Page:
Daily Trojan, Vol. 23, No. 87, February 12, 1932
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phone RI. 4111 Editor Sta. 227 Bus. Mgr. 226 SOUTHERN DAI LY CALIFORNIA TROJAN Unit ed Press Wor Id Wide News S e rvice [XXIII- Los Angeles, California. Friday, February 12. 1932. No. 87 000 TO ATTEND GOOD WILL MEETING V * a + + ***** * * * * ***♦ ***♦ * * * * **** **** ♦ 1 * * Vojans To Clash With Bruins Tomorroiv ^VICTORIES OVER STRONG estwood team necessary OR COAST CHAMPIONSHIP By ED MADRID |Mth<rn C alifornia cagcrs will forget the Sinu-Japanese , tt momentarily when they will have a little civil souffle ifownwith thc I Via Bruins in thc second basketball game |series, at the Obmpic auditorium Saturday evening. Jttadv holding a win over the league-leading Trojans, the __--¥ Westwood men will attempt to M/n ininrn ,akr ,h,‘ , ily t,i!*nii'i°n»hip by \ AK > In) winning tiie secon.i straight ran- |UJ ULnilll ILII/ test rrom their rival*. With Call Inc urTTDKIOfkN ,ornl* onl> |Uj ArlCiAllVV/Jl "llli,t defeat th. Hrulns in tli. tT - final two ■(IR RIKH WFFK A championship depends upon j lull IlUull T? luJLIY the outcome of the next two ____I games with the baby Bears, and j 'lUmV r.rnnn Calls 1 ,,arry ha® N‘Pn working his men Ellenic broup uaiislf)trpnuoiig|y jn or(lpr , ting At 3 P.M. or New Co-eds Ducats on Sale For Hoop, Hockey Tilts Tickets for the basketball game between S.C. and U.C.L.A. may be serured today from the ticket offlce In the Student stole or at the Olympic aildl torltim before came time, it was announced today. Tickets are selling for 2t cents witli » coupon from tnr student activity hooks. Reeulai admission prices are one dollar Tickets are also being sold foi the Ice hockey game bcv/eei S.C. and U.C.L.A. to be helc after the basketball game at the Winter Gardens ice rink Tickets are 25 cents with thi prrsenation of a special pass which may he obtained free ol cost at the tlckot window. Reg ular tickets will sell for one dollar at the rink. i concerning rushing, lad houses will b>' discussed Ivhen all sorority rushees L 3 p.m. in Student l’nion hording to Genevlve 1 lag-■president of Pan-hellenic. L are asked to attend this L in order that they may Kind the rules thoroughly I accepting invitations from will play even a better brand of ball than they did against Stanford. Ucla has noth-ing to lose and 11 girl signs her prefer-I Dean Pearle Aikin Smith’s Itle signing of the prefer-lip shall be binding to the llliat the shall be ineligible 1 school semester for a bid MOVE TO LIMIT ARMAMENTS LED BY RUSSIAN PLAN if Cal wins over the Indians then they would be doing their big ________brothers a great favor. Barry stated that he expected •v.™ to start hi* regular lineup of Gard- if other fraternity other i ner- Nemer, forwards; Pierce, center; Rescos and Capps, guards. Then if he wishes to do so, he will inject Elliott in case speed is the desired thing. Two combinations have been drilling all week ,the S.C. mentor everything t o gain, for a win over S.C. would halt the title- j bound Troymen Three Proposals Given To once more and, | League of Nations On Disarmament IVAN GOODNER TALKS TODAY AT ASSEMBLY Former Lobbyist Explains Legislative Methods At Washington An explanation of the inside workings in securing legislation In congress, by Ivan E. Goodner, former lobbyist, will hi the feature of the College of Comtnersr rally In Tourhgtoje theater at 11 o'clock today. All commerce classes will be dismissed for the-hour. Goodner, for four years lobbyist in the national capitol for the Los Angeles chamber of commerce and only recently returned here, will speai> on "How Legislation is Serured in Congress." His remarkable record of having successfully backed 19 of the 21 bills which he sponsored in congress stamps him as an outstanding lobbyist. In his speech. Goodner will draw Trojan Amazons To Discuss Frosh Court Antazons will meet this noon al 12::to In room 236 Student l'nion to make plans for the court held for freshman women. Hazel Redfleld, president of the organization, announced yester-da>. Feb. 2'! wll! he ibe dale of Ihe flrst rourt for women who break freshman traditions. Amazons will hand summons to those who Ignore t:ie rules which Include the wearing of green armbands. Ihe alendanec at chapel on Tuesdays and Thursdays, .no weiring or hWh school Jewelry, and the carrying of freshman blbles at all times on campus. NEW FRESHMEN WILL BE GUESTS AT ALL-U SMOKER TEMPORARY TRUCE AIDS WAR RELIEF Lull In Shanghai Battle Utilized To Evacuate City of Chinese SHANGHAI. Keb. 12. tl'Pl Al though Ihe Japanese refused lo prolong a truce declared so Chinese non-combatants might he evacuated from the Chapel batlle-front, tlielr expected major often-slve lhat not started at 2 p.m. today, two hours after the truce ended. Vice-Admiral Klchlsaburo Nomura, Japanese commander-lncliief, refused the request of U.S. Consul-General Edwin S. Cunningham and Mayor Wu Tel-Chun of Shanghai to proton - the truce, claiming the Chinese had been filing all morning. 5,003 CHINESE LEAVE II was estimated that 6,000 Chl- j Trojan Knights Ancl Squires Meet at 9:30 Trojan Knights ami Squires will meet tills morning at 9:.to In front of Hovard auditorium lo make flnal arrangements for the International Goodwill mass meeting. Hud Medbery, president of the Knights, and Hoy Johnson. Squire president, urged all members to be prompt. The entire commlltee of the Goodwill movement wIII meet al it: 15 a.m. for a brief but extremely Important session In room 23 4, Student l'nion. They are asked to report in front of Itnvard again at 9:45. MUSICAL GROUPS JOIN IN BENEFIT FRIDAY EVENING i one to which she signed ) slip. I COMMUNICATION are reminded that ac-| io the Pan-hellenic rules l campus, they are not to »te with any sorority r off campus, or talk with ' members more than the i period during the com-f- 15-18 inclusive peues, alumnae, and pled-ill be bound to the Pan-brushing rules, and rushees t communicate with them [PENALTY LISTED whose pledge is broken W or the fraternity which '■> is not eligible again for lor one calendar year, applies whether she 1 in the college in which I **s offered, or whether Wlers to another college. ►1 shall be wked to Join ;t> until has mat lieu- feeling that he needs to have j reserve strength to fall back upon, foreign commlsar, created a ‘ saton In league circles. It cry GENEVA. Feb. 11 —(L’P)- A concrete movement toward limiting armaments to purely defensive weapons was evident today after Soviet Russia, Belgium and Sweden had presented their plans to the league of nations disarmament conference. While it is generally agreed that total disarmament is both Impractical and impossible at Ihis time, the unusually moderate speech today of Maxim Litvinoff. Soviet sen- upon his experiences while man- Opportunity Is Offered from th. Chapel district al noon :,N lo‘" of ''1>,,^la, po|,u age, of .he Washington. D. C To Meet L»a(lers A silent but courageous group of Program, tomorrow evening at branch of Ihe Los Angeles cham- University ! "“,r worker»' |p'1 hv Catholic K:3" ln ",e Philharmonic auditor ber of commerce. He will depict the methods of lobbying used by the large Interests of the country in securing desired legislation. Among the pppropriatlons which he has aeoured for ihe development of Los Angeles are funds for the extension of the Iais Angeles breakwater; $150,000 annually for the upkeep of the four national forests in the Los Angeles area; and $7fi,0UO annually for the establishment of a frost warning Incoming and second semester freshmen are lo be the guests of the Associated Sludents at nn all V smoker for tlrst year men to be held in Aeneas hall, Thursday evenlqs, from 7 to 9 It was an nounced today by Francis Hush ard, sludent body president. College of Commerce aud mem ber of Ihe Men's Council, ha* been Buahnrd to have the first 'tall be asli. .1 to pledge I*" ** taking a minimum ^tlnued on Page Two) •ANNOUNCES M NEW MODELS In commenting upon the two teams, S.C.'s coach said, “I think that Ucla has a great squad, hard luck having played a large part in their heartbreaking defeats, llrulns might be in the same spot had it not been for their tough losses." Realizing that they are the un-(Continued on page three) Times Reporter To be Speaker At Council Meet stallized the growing opinion that if the conference does not succeed in general reduction of armaments it will succeed in abolishing or limiting the more aggressive types of war implements. Litvinoff proposed "total general disarmament as the only effective security against war.” He suggested the abolition of tanks, heavy artillery, aircraft carriers, dirigibles, bombing airplanes, aerial bomb stocks, apparatus for chemical, bacteriological and Incendiary warfare, as well as all ships over 10,000 tons displacement. control in connection with the I appointed by United Stutes weather bureau charge of the event, here. Due to his activities the . fhe smoker marks appropriation for the Los Angeles ,in>« that such a get-together has post office building was raised ! bf*en staged by the Associated from $3,500,000 to $7,100,000. Only | Students for freshmen men aud oue of the bills which Goodner ~ ----------- * POMONA CANCELS DEBATE WITH S. C. Fred Hogue of the Los Angeles Times will be the speaker of the evening at a dinner meeting of I the Council on International Re- j lations, Feb. 17, at the Mona Lisa [ j restaurant. Debate between Southern Cali- i A timely subject, "Problems of j fornia and Pomona college, which I the Pacific — the Giant and the j wag to have taken place tonight Dwarf of the Orient,” will be the , at 8 o'clock, was called ofT yes-topic of Hogue's speech. He was terday afternoon at the request of one of a party of journalists sent j ,he Pomona speakers, lt w as f0IT Feb. ]i_,|m. „ I to the orient in 1929 to study Or-j iParned from Lockwood Miller.de- —— 1 en- ] iental affairs. bate mauager, Anyone Interested in hearing The debate was to have “ken ""™t t^'plaTaa'inefficient and this talk may make reservations place In Bowne halL IM osophy. Wd (he reap0I1HlblIlt for fWfd. for the dinner, which will cost building, with the affirmative aide Jnff tUe buDgry upo„ ,he IouU I one dollar, by calling Miss Sieber, | of the question, "That the Repub- I communities an(j atates TRinity 4751. The meertng will Mean Party is the Major Cause of I begin at 6:15 p.m. at the Mona the Present Financial Depression” Lisa restaurant, 3313 Wilshire being upheld by Dick Tilden and boulevard. 1 Ralph Bower. **ve “!• answer today P* * automobile sales by , ot a new eigbt-■ and an improved, Un, model. I machines, 1V|th a sin i Ford ? Carr* either | , ®at price ranges I a,, . IUt0moH1e history. '£js*jr.jss: other lhe n'" ' ars Were |W-oL 'n#n "‘“t there 12 ’j1 hodif,a "1 uln.l ' “nger wheel base, ,1‘ and heavier backed was defeated and the other ls now pending. Relief Measure Hangs Fire With Vote Due Today WASHINGTON. Feb. 11.—(UP) —Federal relief for the unemployed hung In the balance tonight. The senate cleared the way for a vote tomorrow on the $375,OoO,-000 LaFoliette-Cosligan direct aid bill which was amended to provide for an additional $375,000,000 for Federal road building. At the end of a day of stormy debate it appeared the bill was unlikely to pass unless the Democratic lines break further. Democratic leaders who proposed the ■'loan'' compromise are expected to vote against the measure if their compromise is voted down. In a flnal debate. Senator David A. Reed, Repn., Pa., an adminis tration spokesman, struck out will offer au opportunity for all new students to meet the outstanding leaders of the campus. Dr. Francis Bacon, rounHellor of men, Lewis Gough, former sludent president, and Francis Bushard will greet members of the class of '35. Presidents of the campus schools nnd colleges, varsity captains, organization heads, k*en reported but not ..^nwd, that Ford w Music Organizations • ■ ' ' . , , , | united states. Ureal Britain, and fraternity presidents have fig- , France by the Japanese govern nifled their intention of attending the affair, according to Marks. All entering men and students of the September class are urged lo attend. A program of entertainment ls being arranged, refreshments will be served, and the facilities of Aeneas recreation hall will be available. Committee chairmen appointed by Marks Included Bob Harmonson, arrangements; Harry Proctor, contacts; Joe Mlcciche, entertainment; and Bill Baxter, publicity. LEADERS TO TALK DURING i CHAPEL HOUR President von KleinSmid To Make Appeal For Resolution Action Answering the call of muted I trumpets from Ihe tower of th« | administration building, over 2000 ^ S. C. students ara expected td | gather al 9:55 this morning t® j hear a plea from President Rufu* It von KleinSmld urging the adop* tion of the International Coodwllt resolution which has been endors* ed hy virtually every organUatlon of importance on Ihe campus. The mass meeting, which waa to be held on the steps of Bo« vard auditorium, was to be pre* sided over by Francis Bushardj president of the student body, and Harry Proctor, chairman of th* Philharmonic Orchestra committee and president of th* Tn Annear For Fund B""''’nt* of the School of inter-J. m national Relations, who was to oN Ot Mu Pill kpsllon | fer (|10 resolution to the students, ,,, LEADERS WORK HARD | The Philharmonic orchestra " I Today's session which ls said td cmnbine with a university organ- be the flrst official student body ! Izailnn for the flrst time In pro-1 meeting held out of doors, culmln-, ,.i- Hent|nK „ concert which Is heard ates a week of intense work on Hans had b en evacuated ... -» ■»--------the campus by student leaders of the movement. With adoption of the resolution here, commltte* members will seek to spread the goodw ill plan to other universities over the country. ' Declaring lhat tbe student movement on the campus was symbolic of the newer spirit of thoughtful young people throughout the world. Prof. Kugene Ilarley, president of the Coiincll of International Relations, pointed out that never before was It more necessary to have tlie forward looking, progressive forces united. "The times are so fraught with precious possibilities," he said "that every constructive effort la worth its weight in gold. My heart ls with thii significant manifestation of student sentiment and aspiration.” WIDE APPROVAL Heading the lists of organisa* tlons sponsoring the movement are the administration, the Legisla* tive council, the lnter-fraternlty] council, Pan-Hellenic council, Fa<> ulty club, all student publication*;! Dally Trojan. El Rodeo. Handbook* Wampus; W.S.G.A., Prof—I—I ; lnterfraternlty council, y.W.C.A., y.M.C.A., Amazons, Cosmopolitan club, Chinese club, Japanese club, Aeneas hall. Women's RestdeHM hall. Graduate lodge, N.C.P., aad numerous fraternities and sorom ties. Assisting Proctor ln the (Continued on Page Two! i-. lum. Mu Nu chapter of Mu Plil Epsilon, national honorary music fraternity, is sponsoring the program as its annual scholarship benefit. Selma Slegelmnn, nn ac- priests, trudged through tilck fog ! into the Chapel battle front to ! lead helpless Chinese civilians to safety before Japanese forces launrh their great offensive a-| gainst tiie defenders of Shanghai. Behind the grey curtain of fog I tive member of the Trojao cliap-tlie big guns on Ihe Japanese ter. will be soloist, front were silent for the first time I with Dr. Artur Rodzinski dlrect-to i"'0 weeks. Despite tho truce ing, the orchestra will play Strauss' Royal Marks, president ^ of the tQ wj,Ich both armies had agreed, overture to "Die Fledermaus” (the occasional rifle flre from the nat). Goldmark's "Thu Rustic Chinese lines endangered the re-lief party. The Japanese army and marine reinforcements continued to arrive, raising tbelr forces In the Yangtze delta by several thousands. The Japnnege landed at Lulho, not far from the Woosung front, aud at other points along the Vang tze, carrying out the Japanese plan for an assault on the Woosung forts and then a crashing offensive down the line to Chapel. j Wedding,” symphony No, 1 in E flat major, will be the second number. It includes "Serenade,” a scherzo movement, allegro mod-erato scherzando; "In the Gar den,” the andante movement; and "Rustic Dance," allegro molto. Choosing Schumann's "Concerto for Piano in A Minor,” opus 54, as her number. Selma Siegelman will continue the program. The (Continued ou Page Two) TOKIO. Feb. 12.—(UPl—Diplomatic missions may be sent t*v I United States, Great Britain, and ment In order to clarify Japan's attitude regarding Shanghai and Manchuria, it was learned today. BELASCO PREPARES FOR S. C. ELECTION Rogers To Help Unfreeze Assets 234 Sherwood Eddy To Discuss War Problem Sunday Of Interest to the sponsors of the International Goodwill movement at S.C. is the appearance of Sherwood Kddy. universally known lecturer, at the Pasadena First Methodist church Sunday at 3 o’clock. Brought to this community by the Junior Council of International Relations of which the campus Preparations for balloting Tuesday to nominate college class officers were begun last night by Edward Belasco, A.S.I'.S.C. elections y W'.C.A.. Y.M.C.A., and Cosmopoll-commlssloner. lan ciUb are members, Kddy Is All petitions for places on the J rPCOgn|ied as an outstanding nominating ballots must be In the j thinker on modern problems and committee chairman's office, S.U. i jg partlcaulrly esteemed for hls by 5 p.m. today, Belasco «n-| ideas on war and peace. I nounced. Petition blanks are avail WASHINGTON, Feb 11—(UP) I able M the same ofllce. —Will Rogers, humorist, has been | Petitions must be filed in ad-appointed a one man commission i vance to allow the registrar to by President Hoover to laugh the check the candidates' eligibility, American people out of the Idea according to the commissioner, day, Feb. 15 at 12 o’clock for El of boarding. , Final elections will be held next, Rodeo pictures. Men are request- He announced his appointment | Thursday. j ed to wear suits, after a visit with the president at CHINESE CLUB TO MEET Members of the Chinese Students’ club will meet In front of the Administration building Mon FACULTY TO GIVE VALENTINE DANCE Pinchot Praises Lincoln In Anniversary Address Holds Dance Tonight tbe white house, hih jok.*s win | be used in Mr. Hoover’s antl- j hoarding campaign. “I am the only member ou the commission so I know It will be run right” Rogers said upou leaving the executive mansion. “I in- Lambda Gamma Epsilon and the Trojan Male chorus will give their annual informal dance at the Fox Hills Country club tonight at 9 o'clock. Patrons and patronesses for the j tend to appoint a lot of sub com- SPRINGFIELD III Feb 11— (UP)— Gov. Gifford Pinchot of Penn- afTair will be Lieut, and Mrs. I mittee*. ' , . ... , u. , i„M|„ h„r„ ton it? hi on Harold E. Roberta and Mr. and j “It ls a real honor. I am to sjhania paid oratorical titbute to . laiam . ^ Arthur Lewis. Aubrey , go out and fix up some Jokes to the eve of the great emancipators blrthda). ^ Fraser, assisted by Armand Jens j make folks laugh so much they Citizens crowded the state armory, not far from Springflekt s sen> 8re ma(,jDg tbe arrangements. ! will put their money back in the magnificent monument to Lincoln, to hear Pinchot say that the mar- j former Trojan Male chorus banks.” '»at Ford will magmncent monument io — - i .......... , „ **tra equipment I tyred president “wouldn't get to*a candidate for president tbls year and L.G.E. members a^ cordially • lenint- . t.r., if ho u nresi-I on his platform of human rights. |n\ited. Bids may be obtained at black cost extri I base" if he were a presi I»»l ^at any color ; dential candidate this year, simply | because he would be too devoted | to the Interests of the people. "How many of our national leaders can declare with Lincoln, i have never had a feeling, politic-I ally, that did not spring from the I sentiments embodies in the Declaration of Independence?” demanded Pinchot, "Can Mellon?” "Can Hooverr Lead *• Discussion I1** s'rsi K the di*' ^ Hiicn. ‘(4“,e,,ter rneet-l1^, 4t ‘on Rfoup will "x-Oii “°on ln the 335 Student The Cavalier* campus dance orchestra, will play. on his platform "Where would he get with the j the door for $1.75 controlling powers of the Republican convention In Chicago? "He wouldn't get to first base!” Pinchot said America needs Ihe spirit of Lincoln as It has not needed lt since the civil war PLANTS DESTROYED NEW WESTMINISTER, BK, Feb. 11.—(UP)—Two industrial plants were wiped out by tire 'But if we can not bring L.in- tonight with a loss of $300,000 coin back to life, nor turn to living Lincoln for leadership again.” lie continued, "we can still learn from his life, we can Suppose Abraham Lincoln acre | still follow the trails be blazed. The flre started in the Galbraith Woodworking plants and spread to the Westminister Iron Works, destroying both .Total insurance car-ried was about $140,000 Reviewer To Speak At Speech Recital Trojan Knights Proclaim Generosity For Moving The W.S.G.A. and Juanita W’agner, president, may “have corue into their own" yesterday when lt was announced In the Dally Trojan that they finally recovered their lost, stolen, or strayed offlce on tbe second floor of the Student l’nion but all tbe spoils were not returned to the victors—at least the "moral” spoils. It was stated yesterday "thaHMhe need of an office sufficiently because the W.S.G.A. failed to petition for the office at Ihe beginning of the year, that Ray Arbuthnot, Student Union committee chairman, turned the quarters over to the Trojan Knights.” Arbuthnot yesterday denied that the above were the farts of the case. "The Trojan Knights have consented to allow Juanita Wagner Mrs. Alice Granule Botsford, noted woman lecturer, will present the arrangement of “Cyrano de Bergerac” to be opened at the Belasco theater soon, at tbe school to use their old office, 233 Sludent of Speech recital this- morning at 9 o’clock in 333 O.C. Mrs. Botsford will be assisted by Kay Johnson and Ray Bennett of the cast large enough to bold the meetings of the feminine group, which consists of approximately 35 In number.” continued Arbuthnot. At any rate, the Knight* will move inlo their new office in 210 Student Union at the end of tbis month. They are now located in their temporary office in 212 Student Union. It seem* tbat the battle is not Selection of Karl Immel's or> chestra to play at the faculty Valentine dance, tomorrow night, was announced yesterday by Mrs. W. H. Iai Porte, member of th* arrangements committee for th* dance. The affair will start at I! o’clock In tbe dance salon of the Physical Education building. The Inviting of sons and daughters of high school aud eolleg* a ne of faculty members and dano> ing instruction between 8:30 and y o’clock are features new to faculty dances. A reception will last from li until 8: So, Tbe committee in charge of th* dance under Dean Reid L. McClung of the College of Commerc* has arranged special games and refreshments and seasonal decora-tions for the evening. Snows To Attract Troy Outdoor Clui With the snow at lilg Pine* as their objective, members of the Outdoor club will leave the campus tomorrow for the Arst party of tbe semester. Any student or faculty- membei who wishes to go may sign up for the outing in P.K. 103. Those without transportation will be taken for a charge of one dollar l’nion building, for the W.S.G.A.,” I yet over. Upon returning to her I The party will leave the campui be said, I newly won office yesterday, Miss . at tf a.m., lunch will be served "Juanita Wagner would have bad . Wagner discovered that some at noon, and an early return wil to use some other office had not | "meante" had scraped the newly-1 permit attendance at Ui* backet the officers of the Knights felt | painted "W.S.G.A." off the door, j ball game.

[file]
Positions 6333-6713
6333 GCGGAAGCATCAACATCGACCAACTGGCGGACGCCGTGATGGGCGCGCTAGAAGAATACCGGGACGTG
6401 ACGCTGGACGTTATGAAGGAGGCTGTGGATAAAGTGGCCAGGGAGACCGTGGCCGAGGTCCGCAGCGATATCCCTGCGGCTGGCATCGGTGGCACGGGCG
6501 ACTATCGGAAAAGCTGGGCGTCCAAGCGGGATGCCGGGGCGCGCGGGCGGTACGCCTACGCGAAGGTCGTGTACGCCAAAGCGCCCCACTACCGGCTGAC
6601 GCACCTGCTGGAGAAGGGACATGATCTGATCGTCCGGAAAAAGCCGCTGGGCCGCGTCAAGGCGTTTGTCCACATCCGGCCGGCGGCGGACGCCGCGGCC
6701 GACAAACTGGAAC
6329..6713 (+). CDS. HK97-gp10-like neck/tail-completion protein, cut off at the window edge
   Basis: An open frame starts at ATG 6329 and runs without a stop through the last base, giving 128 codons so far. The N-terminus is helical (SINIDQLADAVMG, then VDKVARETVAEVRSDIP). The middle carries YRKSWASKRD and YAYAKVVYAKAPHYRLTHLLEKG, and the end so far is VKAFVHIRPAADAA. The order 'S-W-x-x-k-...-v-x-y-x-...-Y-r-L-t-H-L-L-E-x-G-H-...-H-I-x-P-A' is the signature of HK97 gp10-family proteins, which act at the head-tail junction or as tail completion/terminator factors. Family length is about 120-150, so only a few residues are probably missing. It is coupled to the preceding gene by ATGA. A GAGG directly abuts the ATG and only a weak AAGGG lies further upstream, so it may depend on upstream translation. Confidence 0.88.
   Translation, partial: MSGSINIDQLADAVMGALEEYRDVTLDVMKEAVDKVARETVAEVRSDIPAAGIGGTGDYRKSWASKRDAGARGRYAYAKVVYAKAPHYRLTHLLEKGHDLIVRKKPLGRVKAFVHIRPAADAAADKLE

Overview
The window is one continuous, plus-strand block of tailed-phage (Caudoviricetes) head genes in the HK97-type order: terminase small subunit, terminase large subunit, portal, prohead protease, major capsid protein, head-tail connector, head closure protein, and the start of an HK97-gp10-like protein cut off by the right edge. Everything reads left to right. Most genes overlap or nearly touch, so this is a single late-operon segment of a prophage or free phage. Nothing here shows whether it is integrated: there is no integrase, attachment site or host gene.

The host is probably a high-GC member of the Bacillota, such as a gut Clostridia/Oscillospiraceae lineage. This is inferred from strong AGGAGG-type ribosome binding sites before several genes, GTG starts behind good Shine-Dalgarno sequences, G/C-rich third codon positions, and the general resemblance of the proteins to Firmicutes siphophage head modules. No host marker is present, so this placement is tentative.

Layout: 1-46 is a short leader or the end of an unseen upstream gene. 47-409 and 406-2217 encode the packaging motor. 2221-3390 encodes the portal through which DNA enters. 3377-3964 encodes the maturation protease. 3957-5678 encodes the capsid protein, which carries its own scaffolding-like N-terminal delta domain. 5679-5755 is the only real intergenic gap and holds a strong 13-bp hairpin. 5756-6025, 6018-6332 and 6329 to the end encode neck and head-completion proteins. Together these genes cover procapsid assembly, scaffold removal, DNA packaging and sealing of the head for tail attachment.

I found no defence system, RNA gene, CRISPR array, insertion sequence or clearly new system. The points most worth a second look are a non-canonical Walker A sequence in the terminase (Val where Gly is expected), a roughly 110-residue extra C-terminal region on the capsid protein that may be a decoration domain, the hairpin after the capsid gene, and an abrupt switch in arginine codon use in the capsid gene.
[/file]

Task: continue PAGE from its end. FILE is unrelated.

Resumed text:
|Title||Daily Trojan, Vol. 23, No. 87, February 12, 1932|
phone RI. 4111 Editor Sta. 227 Bus. Mgr. 226
Unit ed Press
Wor Id Wide
News S e rvice
Los Angeles, California. Friday, February 12. 1932.
000 TO ATTEND GOOD WILL MEETING
V * a + + *****
* * * * ***♦ ***♦ * * * * **** **** ♦
1 * *
Vojans To Clash With Bruins Tomorroiv
^VICTORIES OVER STRONG
estwood team necessary
OR COAST CHAMPIONSHIP
By ED MADRID